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Maclaurin Spheroids (axisymmetric structure)

Whitworth's (1981) Isothermal Free-Energy Surface
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There is no particular reason why one should guess ahead of time that the equilibrium properties of any rotating, self-gravitating configuration should be describable in terms of analytic functions. As luck would have it, however, the gravitational potential at the surface of and inside an homogeneous spheroid is expressible analytically. (The potential is constant on concentric spheroidal surfaces that generally have a different axis ratio from the spheroidal mass distribution.) Furthermore, the gradient of the gravitational potential is separable in cylindrical coordinates, proving to be a simple linear function of both \varpi and ~z.

If the spheroid is uniformly rotating, this behavior conspires nicely with the behavior of the centrifugal acceleration — which also will be a linear function of \varpi — to permit an analytic (and integrable) prescription of the pressure gradient. Not surprisingly, it resembles the functional form of the pressure gradient that is required to balance the gravitational force in uniform-density spheres.

As a consequence of this good fortune, the equilibrium structure of a uniformly rotating, uniform-density ~(n = 0), axisymmetric configuration can be shown to be precisely an oblate spheroid whose internal properties are describable in terms of analytic expressions. As we show in an accompanying discussion, the angular velocity that is required to keep a self-gravitating spheroid of a specified eccentricity in equilibrium can be obtained from a theorem — we will refer to it as Maclaurin's Theorem — that was derived from purely geometric arguments over 270 years ago by Colin Maclaurin (1742) in A Treatise of Fluxions. This result has been enumerated in many subsequent publications (e.g., Tassoul 1978; Chandrasekhar 1987). It should be appreciated that both Volume I and Volume II of Maclaurin's (1742) Treatise can now be accessed online via Google Books. Selected excerpts from these two volumes are shown in our accompanying discussion.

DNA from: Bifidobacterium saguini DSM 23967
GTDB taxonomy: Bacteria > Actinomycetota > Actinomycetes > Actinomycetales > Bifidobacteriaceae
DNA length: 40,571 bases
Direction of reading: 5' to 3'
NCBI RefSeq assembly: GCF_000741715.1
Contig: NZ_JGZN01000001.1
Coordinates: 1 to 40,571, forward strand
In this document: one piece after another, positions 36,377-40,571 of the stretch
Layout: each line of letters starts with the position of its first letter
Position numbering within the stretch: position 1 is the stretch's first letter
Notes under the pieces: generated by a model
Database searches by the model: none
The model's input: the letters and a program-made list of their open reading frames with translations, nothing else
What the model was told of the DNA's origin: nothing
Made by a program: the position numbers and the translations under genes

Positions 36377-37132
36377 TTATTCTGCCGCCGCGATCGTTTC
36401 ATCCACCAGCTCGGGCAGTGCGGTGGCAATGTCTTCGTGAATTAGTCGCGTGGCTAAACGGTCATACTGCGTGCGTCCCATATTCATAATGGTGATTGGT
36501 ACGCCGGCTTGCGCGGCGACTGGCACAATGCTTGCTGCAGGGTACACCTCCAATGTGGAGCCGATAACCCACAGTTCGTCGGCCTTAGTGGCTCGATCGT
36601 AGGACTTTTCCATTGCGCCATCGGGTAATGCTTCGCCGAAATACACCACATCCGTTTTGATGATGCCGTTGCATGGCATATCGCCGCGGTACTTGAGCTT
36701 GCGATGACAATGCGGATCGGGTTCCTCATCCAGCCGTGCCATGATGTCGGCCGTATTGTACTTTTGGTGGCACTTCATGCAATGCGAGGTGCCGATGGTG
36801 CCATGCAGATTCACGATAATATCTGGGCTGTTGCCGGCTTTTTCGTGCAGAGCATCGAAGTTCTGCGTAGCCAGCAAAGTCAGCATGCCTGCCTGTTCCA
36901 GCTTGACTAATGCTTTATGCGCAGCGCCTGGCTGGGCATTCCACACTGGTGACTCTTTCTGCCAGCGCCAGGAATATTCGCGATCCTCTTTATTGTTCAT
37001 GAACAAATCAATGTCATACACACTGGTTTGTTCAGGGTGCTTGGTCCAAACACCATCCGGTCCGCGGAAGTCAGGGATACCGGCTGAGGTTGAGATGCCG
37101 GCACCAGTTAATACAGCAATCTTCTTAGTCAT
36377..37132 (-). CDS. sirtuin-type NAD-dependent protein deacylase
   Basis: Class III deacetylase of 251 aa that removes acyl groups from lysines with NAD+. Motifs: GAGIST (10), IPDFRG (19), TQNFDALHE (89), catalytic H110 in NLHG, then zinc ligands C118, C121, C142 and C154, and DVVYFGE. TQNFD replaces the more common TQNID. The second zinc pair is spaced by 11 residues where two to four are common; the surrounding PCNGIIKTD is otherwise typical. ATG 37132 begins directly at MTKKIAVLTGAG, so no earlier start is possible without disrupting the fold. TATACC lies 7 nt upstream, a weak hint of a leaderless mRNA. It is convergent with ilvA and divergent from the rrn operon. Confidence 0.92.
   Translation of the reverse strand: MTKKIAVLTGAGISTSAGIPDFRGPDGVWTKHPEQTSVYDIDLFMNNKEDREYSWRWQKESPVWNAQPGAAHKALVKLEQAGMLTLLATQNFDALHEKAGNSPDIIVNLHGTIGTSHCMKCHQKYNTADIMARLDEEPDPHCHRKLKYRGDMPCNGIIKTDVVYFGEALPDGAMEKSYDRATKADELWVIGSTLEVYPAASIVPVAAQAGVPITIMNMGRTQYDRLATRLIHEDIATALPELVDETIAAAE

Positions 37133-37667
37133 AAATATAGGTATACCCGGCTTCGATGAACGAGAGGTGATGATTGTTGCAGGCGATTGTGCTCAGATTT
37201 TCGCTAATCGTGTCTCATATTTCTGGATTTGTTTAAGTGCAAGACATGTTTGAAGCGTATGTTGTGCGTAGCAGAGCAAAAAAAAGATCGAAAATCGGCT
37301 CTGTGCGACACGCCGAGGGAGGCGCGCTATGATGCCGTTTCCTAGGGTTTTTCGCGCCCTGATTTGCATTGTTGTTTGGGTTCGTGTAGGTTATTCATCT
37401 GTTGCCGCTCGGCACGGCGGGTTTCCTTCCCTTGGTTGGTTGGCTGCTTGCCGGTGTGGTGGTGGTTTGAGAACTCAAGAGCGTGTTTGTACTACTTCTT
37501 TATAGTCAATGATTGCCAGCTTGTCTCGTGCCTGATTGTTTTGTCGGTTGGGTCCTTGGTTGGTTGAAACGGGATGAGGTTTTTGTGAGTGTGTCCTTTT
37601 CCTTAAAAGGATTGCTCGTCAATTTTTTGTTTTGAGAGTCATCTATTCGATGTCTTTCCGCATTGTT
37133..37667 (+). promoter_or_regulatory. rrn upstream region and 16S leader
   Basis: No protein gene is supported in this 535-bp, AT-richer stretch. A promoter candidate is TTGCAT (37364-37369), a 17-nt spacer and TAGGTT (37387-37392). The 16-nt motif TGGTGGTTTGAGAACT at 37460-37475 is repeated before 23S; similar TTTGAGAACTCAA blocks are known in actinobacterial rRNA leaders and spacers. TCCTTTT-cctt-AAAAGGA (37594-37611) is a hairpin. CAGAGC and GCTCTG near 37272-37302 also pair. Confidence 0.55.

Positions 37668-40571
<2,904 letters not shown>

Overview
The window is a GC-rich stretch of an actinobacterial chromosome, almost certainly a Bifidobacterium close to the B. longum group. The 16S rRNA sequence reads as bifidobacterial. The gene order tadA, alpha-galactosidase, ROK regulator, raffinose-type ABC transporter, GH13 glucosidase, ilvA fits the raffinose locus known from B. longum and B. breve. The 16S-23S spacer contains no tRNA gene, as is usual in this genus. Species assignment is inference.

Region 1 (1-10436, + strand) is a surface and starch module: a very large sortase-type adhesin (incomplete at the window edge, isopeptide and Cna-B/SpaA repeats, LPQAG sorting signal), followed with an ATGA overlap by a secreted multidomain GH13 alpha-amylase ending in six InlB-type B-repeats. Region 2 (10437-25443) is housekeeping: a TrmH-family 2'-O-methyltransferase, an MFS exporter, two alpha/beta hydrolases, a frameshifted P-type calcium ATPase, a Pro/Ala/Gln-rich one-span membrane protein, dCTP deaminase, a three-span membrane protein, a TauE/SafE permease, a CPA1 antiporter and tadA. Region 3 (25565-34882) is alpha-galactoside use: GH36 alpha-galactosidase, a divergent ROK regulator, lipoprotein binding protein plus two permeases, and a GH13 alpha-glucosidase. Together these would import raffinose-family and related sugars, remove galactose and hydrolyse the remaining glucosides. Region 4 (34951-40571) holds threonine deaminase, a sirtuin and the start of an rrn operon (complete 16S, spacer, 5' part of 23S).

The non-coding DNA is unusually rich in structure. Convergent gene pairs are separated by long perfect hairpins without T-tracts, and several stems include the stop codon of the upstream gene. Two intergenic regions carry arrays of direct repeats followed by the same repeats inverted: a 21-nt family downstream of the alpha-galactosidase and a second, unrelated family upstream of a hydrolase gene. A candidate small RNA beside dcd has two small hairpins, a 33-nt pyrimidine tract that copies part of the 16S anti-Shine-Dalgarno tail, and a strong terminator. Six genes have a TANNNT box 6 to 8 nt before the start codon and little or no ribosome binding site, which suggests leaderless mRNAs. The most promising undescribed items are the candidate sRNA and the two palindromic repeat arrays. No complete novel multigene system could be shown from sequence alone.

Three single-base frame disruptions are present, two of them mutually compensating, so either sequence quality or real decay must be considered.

Properties of Uniform-Density Spheroids

Surface Definition

Let ~a_1 be the equatorial radius and ~a_3 the polar radius of a uniform-density object whose surface is defined precisely by an oblate spheroid. The degree of flattening of the object may be parameterized in terms of the axis ratio ~a_3/a_1, or in terms of the object's eccentricity,

 e \equiv \biggl[ 1 - \biggl(\frac{a_3}{a_1}\biggr)^2 \biggr]^{1/2} .

(For an oblate spheroid, ~a_3 \leq a_1; hence, the eccentricity is restricted to the range ~0 \leq e \leq 1.) The meridional cross-section of such a spheroid is an ellipse with the same eccentricity. The foci of this ellipse lie in the equatorial plane of the spheroid at a distance ~\varpi = ea_1 from the minor ~(z) axis.

Mean Radius

For purposes of normalization, it will be useful to define the mean radius of the spheroid as,

~a_\mathrm{mean} \equiv \biggl[a_1^2 a_3 \biggr]^{1/3} = a_1 (1 - e^2)^{1/6} ,

which is equivalent to the radius of a sphere in the limit ~a_3 = a_1 ~(e=0).


The total mass of such a spheroid is,

 M = \frac{4\pi}{3}~a_1^2 a_3 \rho = \frac{4\pi}{3}~a_1^3 \rho (1 - e^2)^{1/2} .

Gravitational Potential

In an accompanying discussion entitled, Properties of Homogeneous Ellipsoids, an expression is given for the gravitational potential \Phi(\vec{x}) at an internal point or on the surface of an homogeneous ellipsoid with semi-axes ~(x,y,z) = (a_1,a_2,a_3). For an homogeneous, oblate spheroid in which ~a_1 = a_2 \geq a_3, this analytic expression defining the potential reduces to the form,

 \Phi(\varpi,z) = -\pi G \rho \biggl[ I_\mathrm{BT} a_1^2 - \biggl(A_1 \varpi^2 + A_3 z^2 \biggr) \biggr],

where, the coefficients ~A_1, ~A_3, and ~I_\mathrm{BT} are functions only of the spheroid's eccentricity. Specifically,



\frac{1}{e^2} \biggl[\frac{\sin^{-1}e}{e} - (1-e^2)^{1/2}  \biggr](1-e^2)^{1/2} \, ;



\frac{2}{e^2} \biggl[(1-e^2)^{-1/2} -\frac{\sin^{-1}e}{e} \biggr](1-e^2)^{1/2} \, ;